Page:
March 8th, 2012

Excuse me son, but your code is leaking !!!

I have written over the years about leaked file descriptors, and what a pain they have been to SELinux.

C on Unix many many years ago was designed to leak by default.  A file descriptor is leaked if you open a file descriptor or socket and then do a fork/exec.  The new process will automatically get access to the file descriptor unless SELinux blocks it. 

When SELinux blocks the leaked file descriptor you usually end up with a strange looking AVC about the new domain trying to read or write a random file or a socket owned by the parent or even worse an ancestor.

Talking with Uli Drepper the other day about leaked file descriptors.  He reminded me that the gcc/glibc teams had added a flags to open,fopen, socket, accept4 to change the default.

man open
By  default,  the  new  file descriptor is set to remain open across an execve(2) (i.e., the  FD_CLOEXEC  file  descriptor  flag  described  in fcntl(2)  is  initially  disabled; the O_CLOEXEC flag, described below, can be used to change this default).
O_CLOEXEC (Since Linux 2.6.23)          Enable the close-on-exec  flag  for  the  new  file  descriptor. Specifying  this  flag  permits  a  program  to avoid additional fcntl(2) F_SETFD operations to set the FD_CLOEXEC  flag.   Additionally,  use  of  this flag is essential in some multithreaded programs since using a separate fcntl(2)  F_SETFD  operation  to set  the  FD_CLOEXEC  flag does not suffice to avoid race conditions where one thread opens a file descriptor at the same  time as another thread does a fork(2) plus execve(2).

Sadly this can not be made the default, but as a good programing practice all open/socket,accept and fopen calls should use this flag in order to close the file descriptor by default.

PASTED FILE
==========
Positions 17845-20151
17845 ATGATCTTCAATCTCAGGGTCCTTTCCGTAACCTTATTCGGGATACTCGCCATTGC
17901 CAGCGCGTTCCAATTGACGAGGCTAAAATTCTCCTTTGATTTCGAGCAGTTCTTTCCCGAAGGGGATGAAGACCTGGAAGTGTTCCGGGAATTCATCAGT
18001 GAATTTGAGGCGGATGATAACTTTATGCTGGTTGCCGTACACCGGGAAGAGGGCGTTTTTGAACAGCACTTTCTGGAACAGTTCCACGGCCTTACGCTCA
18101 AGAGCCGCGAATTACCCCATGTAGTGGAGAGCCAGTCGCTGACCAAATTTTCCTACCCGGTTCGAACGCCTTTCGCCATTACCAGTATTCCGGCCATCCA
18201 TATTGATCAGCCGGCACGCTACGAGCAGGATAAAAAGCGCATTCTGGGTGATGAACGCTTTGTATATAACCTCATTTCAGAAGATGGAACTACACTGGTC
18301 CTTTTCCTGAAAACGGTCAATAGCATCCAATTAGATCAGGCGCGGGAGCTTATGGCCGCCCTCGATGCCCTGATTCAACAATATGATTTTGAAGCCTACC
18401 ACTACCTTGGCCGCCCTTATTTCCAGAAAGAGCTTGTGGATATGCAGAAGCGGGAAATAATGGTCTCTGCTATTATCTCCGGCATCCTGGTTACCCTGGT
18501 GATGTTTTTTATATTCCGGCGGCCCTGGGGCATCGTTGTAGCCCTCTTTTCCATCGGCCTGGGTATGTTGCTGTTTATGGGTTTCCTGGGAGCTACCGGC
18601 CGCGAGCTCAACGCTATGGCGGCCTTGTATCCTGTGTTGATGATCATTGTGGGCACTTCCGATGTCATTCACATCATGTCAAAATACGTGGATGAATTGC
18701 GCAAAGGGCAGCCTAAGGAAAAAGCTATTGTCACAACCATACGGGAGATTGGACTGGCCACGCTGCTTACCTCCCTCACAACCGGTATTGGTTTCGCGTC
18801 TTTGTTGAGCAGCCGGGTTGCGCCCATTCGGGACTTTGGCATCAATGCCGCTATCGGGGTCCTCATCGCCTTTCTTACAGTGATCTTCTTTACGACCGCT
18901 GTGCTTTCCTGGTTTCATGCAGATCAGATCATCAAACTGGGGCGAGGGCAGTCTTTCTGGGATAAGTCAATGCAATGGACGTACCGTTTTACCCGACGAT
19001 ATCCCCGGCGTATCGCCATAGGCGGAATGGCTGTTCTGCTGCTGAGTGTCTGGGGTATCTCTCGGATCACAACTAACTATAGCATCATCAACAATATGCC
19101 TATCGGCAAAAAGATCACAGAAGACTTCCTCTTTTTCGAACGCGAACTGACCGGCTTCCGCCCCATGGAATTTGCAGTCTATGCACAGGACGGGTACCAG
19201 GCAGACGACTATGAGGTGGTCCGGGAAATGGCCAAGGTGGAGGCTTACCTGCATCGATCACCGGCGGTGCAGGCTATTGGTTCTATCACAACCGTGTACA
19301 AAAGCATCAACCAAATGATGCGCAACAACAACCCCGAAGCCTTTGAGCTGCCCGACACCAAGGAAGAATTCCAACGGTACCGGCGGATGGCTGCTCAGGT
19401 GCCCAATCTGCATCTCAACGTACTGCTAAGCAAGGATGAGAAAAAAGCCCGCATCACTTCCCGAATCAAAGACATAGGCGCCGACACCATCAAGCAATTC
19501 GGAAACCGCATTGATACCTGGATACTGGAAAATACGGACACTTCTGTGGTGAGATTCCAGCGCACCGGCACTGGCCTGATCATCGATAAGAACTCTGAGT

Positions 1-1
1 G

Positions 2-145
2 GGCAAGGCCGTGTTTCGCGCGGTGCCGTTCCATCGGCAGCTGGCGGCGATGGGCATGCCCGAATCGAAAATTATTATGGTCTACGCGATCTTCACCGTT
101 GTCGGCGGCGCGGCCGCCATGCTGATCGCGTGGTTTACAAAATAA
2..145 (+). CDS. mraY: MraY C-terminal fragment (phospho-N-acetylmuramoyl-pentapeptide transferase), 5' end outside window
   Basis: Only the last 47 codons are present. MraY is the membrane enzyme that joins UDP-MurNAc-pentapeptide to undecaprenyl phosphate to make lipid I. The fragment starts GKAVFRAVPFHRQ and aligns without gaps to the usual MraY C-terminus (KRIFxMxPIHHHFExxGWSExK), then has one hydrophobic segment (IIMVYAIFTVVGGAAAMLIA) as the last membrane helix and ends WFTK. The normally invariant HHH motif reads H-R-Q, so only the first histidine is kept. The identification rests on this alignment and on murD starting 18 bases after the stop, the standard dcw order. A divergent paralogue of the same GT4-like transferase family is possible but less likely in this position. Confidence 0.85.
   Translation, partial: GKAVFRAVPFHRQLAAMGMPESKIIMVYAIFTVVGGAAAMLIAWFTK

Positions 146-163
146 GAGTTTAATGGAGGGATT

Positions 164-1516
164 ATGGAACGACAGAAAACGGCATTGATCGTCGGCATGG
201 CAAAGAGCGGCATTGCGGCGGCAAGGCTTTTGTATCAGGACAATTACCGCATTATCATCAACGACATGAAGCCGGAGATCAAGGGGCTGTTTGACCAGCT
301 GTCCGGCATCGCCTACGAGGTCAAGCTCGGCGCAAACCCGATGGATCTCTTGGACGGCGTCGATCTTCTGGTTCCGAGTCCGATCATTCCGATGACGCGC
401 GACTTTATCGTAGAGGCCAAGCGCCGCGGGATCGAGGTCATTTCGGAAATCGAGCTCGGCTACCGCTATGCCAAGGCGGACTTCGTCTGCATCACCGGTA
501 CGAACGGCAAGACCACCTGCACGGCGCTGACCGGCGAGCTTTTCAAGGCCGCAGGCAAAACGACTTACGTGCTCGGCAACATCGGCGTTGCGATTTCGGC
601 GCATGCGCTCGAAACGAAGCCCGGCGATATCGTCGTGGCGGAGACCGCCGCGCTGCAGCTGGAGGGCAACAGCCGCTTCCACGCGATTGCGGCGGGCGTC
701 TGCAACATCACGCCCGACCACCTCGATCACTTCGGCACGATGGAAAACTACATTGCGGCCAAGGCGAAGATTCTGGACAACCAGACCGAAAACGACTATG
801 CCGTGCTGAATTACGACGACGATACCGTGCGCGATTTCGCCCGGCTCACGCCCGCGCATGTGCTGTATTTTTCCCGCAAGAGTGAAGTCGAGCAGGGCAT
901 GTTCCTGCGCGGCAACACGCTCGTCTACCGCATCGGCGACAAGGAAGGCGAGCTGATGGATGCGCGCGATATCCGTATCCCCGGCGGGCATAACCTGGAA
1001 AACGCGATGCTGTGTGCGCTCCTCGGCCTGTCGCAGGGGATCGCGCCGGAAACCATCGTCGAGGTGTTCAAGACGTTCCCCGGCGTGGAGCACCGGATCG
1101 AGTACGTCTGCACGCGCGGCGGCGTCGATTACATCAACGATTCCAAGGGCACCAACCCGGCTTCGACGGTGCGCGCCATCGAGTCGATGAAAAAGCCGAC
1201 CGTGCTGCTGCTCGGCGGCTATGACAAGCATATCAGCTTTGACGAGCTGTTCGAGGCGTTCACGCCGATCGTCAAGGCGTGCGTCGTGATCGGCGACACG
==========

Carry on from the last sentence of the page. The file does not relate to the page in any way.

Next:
open(path, O_CLOEXEC | flags)
accept4(int sockfd, struct sockaddr *addr, socklen_t *addrlen, SOCK_CLOEXEC | flags);
fopen(path, "re")

If you can not open a file descriptor with one of these commands then you can execute

fctnl(fd, F_SETFD, FD_CLOEXEC)

He gcc developers or code analysys tools, you probably should catch when leaks happen, especially if they are not STDIN, STDOUT, STDERR.

Just be neat and stop leaking all over the place.

Fedora 17 New Security Feature part VI - man pages for SELinux user/role domains

Ok, maybe this should be Security Feature IV.5 but Roman numerals do not support decimal points.  :^)

After I wrote the tool to generate service domains man pages, Miroslav Grepl thought it would be a good idea to generate similar policy for user domains and roles.

We hacked up a new script called segenuserman, which generates 13 new SELinux user and Role man pages.

auditadm_selinux.8  git_shell_selinux.8  logadm_selinux.8 secadm_selinux.8    sysadm_selinux.8 user_selinux.8    xguest_selinux.8 dbadm_selinux.8 guest_selinux.8  nx_server_selinux.8  staff_selinux.8 unconfined_selinux.8  webadm_selinux.8

Note segenuserman also requires

Here is the staff_selinux.8 for an SELinux user, and webadm_selinux.8 for an SELinux role.

I have also updated the SELinux service domain man pages to include booleans,process types, file context paths, better descriptions, network ports.

Here is an update zebra_selinux.8